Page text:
Veep is an HBO comedy of political ill-manners, currently in its second season. It was created by mastermind architect of vicious profanity, Armando Iannucci, about Vice President Selina Meyer, played by Julia Louis-Dreyfus. Meyer presides over a staff—including actors Anna Chlumsky, Tony Hale, and Reid Scott—that spends their time leaping and bounding from one political fuck-up to another.
A respectable number of people watch Veep and HBO was like, cool you get a third season. But I think people should be mooning over Veep. I want to see a plethora of review recaps every Monday and instantaneously created gifs. I want people to dress as Veep characters for Halloween so I can tell them how much I love their costume. Here's why you should be watching:
- You will learn a fantastic array of insults like: "Quaker in a titty bar" or "gold-plated shit gibbon."
- It's Buster goes to the White House. Tony Hale continues to play a gaffe-prone minion whose main character trait is he is simultaneously terrified of and enraptured with a matriarch. His life is devoted to following her about, doing her bidding.
- It's also kinda Elaine goes to the White House. It's not My Girl goes to the White House, but Anna Chulmsky is wonderful and hilarious.
- Bullshitzus. It's a dog that you pretend to own, so that you have an excuse to go home to walk it or not spend weekends at work.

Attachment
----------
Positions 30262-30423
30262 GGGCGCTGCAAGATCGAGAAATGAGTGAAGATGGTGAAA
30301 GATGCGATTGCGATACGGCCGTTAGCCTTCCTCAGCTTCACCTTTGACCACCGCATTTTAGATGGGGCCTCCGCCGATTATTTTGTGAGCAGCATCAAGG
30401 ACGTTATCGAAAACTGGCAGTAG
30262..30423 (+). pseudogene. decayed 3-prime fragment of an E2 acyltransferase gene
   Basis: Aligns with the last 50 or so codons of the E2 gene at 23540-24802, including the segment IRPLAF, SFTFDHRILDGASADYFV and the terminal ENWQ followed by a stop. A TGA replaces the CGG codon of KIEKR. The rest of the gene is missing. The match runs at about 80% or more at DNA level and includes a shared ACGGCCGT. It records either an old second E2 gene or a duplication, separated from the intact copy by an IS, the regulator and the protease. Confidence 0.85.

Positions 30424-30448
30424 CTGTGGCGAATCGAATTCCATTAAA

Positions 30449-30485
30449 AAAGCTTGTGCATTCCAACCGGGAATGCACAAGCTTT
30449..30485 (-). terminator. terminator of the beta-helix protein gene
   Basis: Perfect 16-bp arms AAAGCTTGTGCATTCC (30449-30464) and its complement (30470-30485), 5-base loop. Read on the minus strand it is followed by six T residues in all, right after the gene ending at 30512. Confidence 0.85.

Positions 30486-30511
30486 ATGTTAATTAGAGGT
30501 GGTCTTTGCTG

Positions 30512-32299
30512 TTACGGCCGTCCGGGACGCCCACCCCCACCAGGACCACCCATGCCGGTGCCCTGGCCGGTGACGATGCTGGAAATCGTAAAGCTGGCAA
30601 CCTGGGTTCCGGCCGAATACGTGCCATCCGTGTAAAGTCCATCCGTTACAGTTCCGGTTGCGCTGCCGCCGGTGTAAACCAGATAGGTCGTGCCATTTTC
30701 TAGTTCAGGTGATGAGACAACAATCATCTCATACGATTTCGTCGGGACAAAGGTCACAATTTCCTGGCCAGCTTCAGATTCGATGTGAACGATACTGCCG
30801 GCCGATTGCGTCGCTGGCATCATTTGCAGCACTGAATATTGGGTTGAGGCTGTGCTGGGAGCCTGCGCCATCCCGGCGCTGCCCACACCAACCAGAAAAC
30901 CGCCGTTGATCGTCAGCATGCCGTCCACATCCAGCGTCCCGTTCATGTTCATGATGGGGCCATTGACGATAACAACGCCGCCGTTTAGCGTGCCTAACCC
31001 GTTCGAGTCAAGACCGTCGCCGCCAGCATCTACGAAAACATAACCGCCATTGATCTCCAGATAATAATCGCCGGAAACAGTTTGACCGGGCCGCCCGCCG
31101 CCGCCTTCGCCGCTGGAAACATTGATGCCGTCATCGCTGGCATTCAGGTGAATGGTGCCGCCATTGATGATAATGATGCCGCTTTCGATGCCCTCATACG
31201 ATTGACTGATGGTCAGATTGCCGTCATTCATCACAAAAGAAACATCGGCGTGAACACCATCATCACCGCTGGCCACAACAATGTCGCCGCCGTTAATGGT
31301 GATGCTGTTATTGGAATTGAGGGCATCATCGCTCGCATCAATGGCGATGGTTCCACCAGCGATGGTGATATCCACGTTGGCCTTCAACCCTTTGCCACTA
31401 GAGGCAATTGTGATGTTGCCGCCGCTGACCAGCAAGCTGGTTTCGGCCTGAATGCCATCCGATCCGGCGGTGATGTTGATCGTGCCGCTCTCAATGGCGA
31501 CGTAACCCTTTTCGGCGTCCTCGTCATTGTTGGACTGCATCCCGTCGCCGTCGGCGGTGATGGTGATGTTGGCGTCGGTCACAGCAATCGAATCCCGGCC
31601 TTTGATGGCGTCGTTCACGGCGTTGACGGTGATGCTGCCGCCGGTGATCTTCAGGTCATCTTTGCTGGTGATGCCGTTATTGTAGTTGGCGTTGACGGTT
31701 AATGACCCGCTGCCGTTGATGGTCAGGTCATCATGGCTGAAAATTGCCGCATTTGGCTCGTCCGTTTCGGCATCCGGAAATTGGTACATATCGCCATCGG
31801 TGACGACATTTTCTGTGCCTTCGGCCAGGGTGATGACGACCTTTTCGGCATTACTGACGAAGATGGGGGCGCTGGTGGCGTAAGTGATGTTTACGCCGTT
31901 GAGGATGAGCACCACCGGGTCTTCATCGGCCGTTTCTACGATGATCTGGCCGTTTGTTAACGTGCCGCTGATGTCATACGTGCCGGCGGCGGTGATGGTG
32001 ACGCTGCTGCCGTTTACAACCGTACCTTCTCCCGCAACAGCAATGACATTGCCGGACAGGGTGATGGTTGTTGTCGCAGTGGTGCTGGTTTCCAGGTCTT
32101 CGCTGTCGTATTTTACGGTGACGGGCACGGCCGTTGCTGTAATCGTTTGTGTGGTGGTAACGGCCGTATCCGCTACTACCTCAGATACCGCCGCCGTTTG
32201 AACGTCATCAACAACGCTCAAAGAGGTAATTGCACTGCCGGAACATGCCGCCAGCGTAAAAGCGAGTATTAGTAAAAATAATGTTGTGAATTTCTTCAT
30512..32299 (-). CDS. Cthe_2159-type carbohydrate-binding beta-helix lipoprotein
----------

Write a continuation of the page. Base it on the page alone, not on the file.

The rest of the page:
- Veep apparently has all sorts of stuff to say about the difference between British and American communication. Creator Armando Iannucci is the man behind the brilliantly profane English television show The Thick of It as well as In the Loop.
- The clothes are gorgeous. Similar to another television show about DC politics, Veep features implausibly fashionable outfits worn by a town that invented frumpiness. Whatever guys, embrace your frumpy, it's Simon Doonan approved.
- The writers have trickily and annoyingly refused to choose a political party for the Vice President, but this means donkeys and elephants alike are invited to this zoo.
- You will receive guidance on how to reject phone calls efficiently from Sue. For example: "Hello. What do you want? You can't have it. Goodbye."
- This show is not a flimsy excuse to discuss political issues. Veep is a comical exaggeration about how people interact in high pressure situations—from carefully crafted manipulations to petty ego trips. It's mostly about people stepping on toes and grabbing for little handholds of power, which is likely a more accurate portrait of DC politicking than Aaron Sorkin's moralizing rants.
- It's got all the things you love to hate about Girls: nepotism, sex, race, voices of generations. We liked it from the beginning.